Before it shut down operations in April 2022, the fund paid out around $125 million dollars from Epstein’s estate to 136 accusers, according to reporting by Insider. Feldman fielded applications from claimants and conducted interviews to determine whether applicants were eligible for compensation. 

To receive the money, applicants had to sign a broad release from further litigation against Epstein’s estate and associates.

Last November, lawyers from the New York-based law firm Edwards Pottinger (now Edwards Henderson Lehrman) representing Epstein accusers filed a class-action suit against JP Morgan Chase, who they allege knowingly acted as the banking service for Epstein’s criminal enterprise.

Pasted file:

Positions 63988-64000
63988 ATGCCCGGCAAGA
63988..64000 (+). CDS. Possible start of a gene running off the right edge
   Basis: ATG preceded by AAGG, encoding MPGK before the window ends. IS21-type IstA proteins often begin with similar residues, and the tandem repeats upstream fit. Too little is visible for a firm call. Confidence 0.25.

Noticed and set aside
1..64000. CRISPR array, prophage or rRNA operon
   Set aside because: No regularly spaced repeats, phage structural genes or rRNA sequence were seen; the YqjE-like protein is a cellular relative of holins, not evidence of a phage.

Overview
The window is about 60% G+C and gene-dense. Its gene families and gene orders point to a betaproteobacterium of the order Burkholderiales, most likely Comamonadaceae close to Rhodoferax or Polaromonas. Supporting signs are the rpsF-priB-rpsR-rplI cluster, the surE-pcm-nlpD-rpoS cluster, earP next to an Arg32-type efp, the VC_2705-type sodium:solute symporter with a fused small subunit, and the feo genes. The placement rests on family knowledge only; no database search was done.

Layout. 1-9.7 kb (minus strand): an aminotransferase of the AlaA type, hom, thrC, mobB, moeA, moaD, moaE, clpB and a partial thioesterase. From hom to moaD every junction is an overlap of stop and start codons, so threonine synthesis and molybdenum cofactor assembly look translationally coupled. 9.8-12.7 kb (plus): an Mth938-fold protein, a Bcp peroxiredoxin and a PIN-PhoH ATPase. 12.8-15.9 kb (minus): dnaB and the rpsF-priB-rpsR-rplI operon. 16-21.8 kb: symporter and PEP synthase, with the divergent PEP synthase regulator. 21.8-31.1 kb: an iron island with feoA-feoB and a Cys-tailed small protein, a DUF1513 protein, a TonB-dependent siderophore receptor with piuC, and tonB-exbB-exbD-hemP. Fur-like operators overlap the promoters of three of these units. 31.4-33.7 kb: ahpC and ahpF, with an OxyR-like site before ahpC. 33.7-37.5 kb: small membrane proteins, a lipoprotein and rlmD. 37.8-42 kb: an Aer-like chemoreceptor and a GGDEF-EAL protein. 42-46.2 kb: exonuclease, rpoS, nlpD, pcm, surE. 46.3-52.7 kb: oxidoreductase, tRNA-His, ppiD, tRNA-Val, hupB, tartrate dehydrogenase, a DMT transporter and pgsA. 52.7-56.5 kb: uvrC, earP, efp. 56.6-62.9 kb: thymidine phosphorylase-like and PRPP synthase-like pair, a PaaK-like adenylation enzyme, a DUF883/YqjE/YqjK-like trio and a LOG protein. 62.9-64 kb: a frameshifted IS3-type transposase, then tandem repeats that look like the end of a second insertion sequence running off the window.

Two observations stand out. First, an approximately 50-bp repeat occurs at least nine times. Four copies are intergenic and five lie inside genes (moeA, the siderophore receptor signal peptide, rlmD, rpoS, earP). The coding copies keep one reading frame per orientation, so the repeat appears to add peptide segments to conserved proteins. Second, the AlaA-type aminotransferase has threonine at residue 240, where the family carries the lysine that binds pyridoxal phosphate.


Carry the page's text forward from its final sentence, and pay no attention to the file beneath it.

“What has become clear is that Epstein could not have run his sex trafficking operation without the valuable assistance of JP Morgan Chase,” Bradley Edwards, a managing partner at Edwards Pottinger who pursued Epstein through the civil courts for a decade before his death, told the Washington Post in April.

A related case originated by the U.S. Virgin Islands (USVI) against the bank was merged with the class action case in December—filings in that case revealed an internal summary of emails detailing a close personal and professional relationship between Epstein and JPMC executive Jes Staley. 

The emails also referred to meetings Staley helped organize between Epstein and Bill Gates, email exchanges with hotel magnate Tom Pritzker, and the prominent British Labour Party politician Peter Mandelson, among other powerful figures.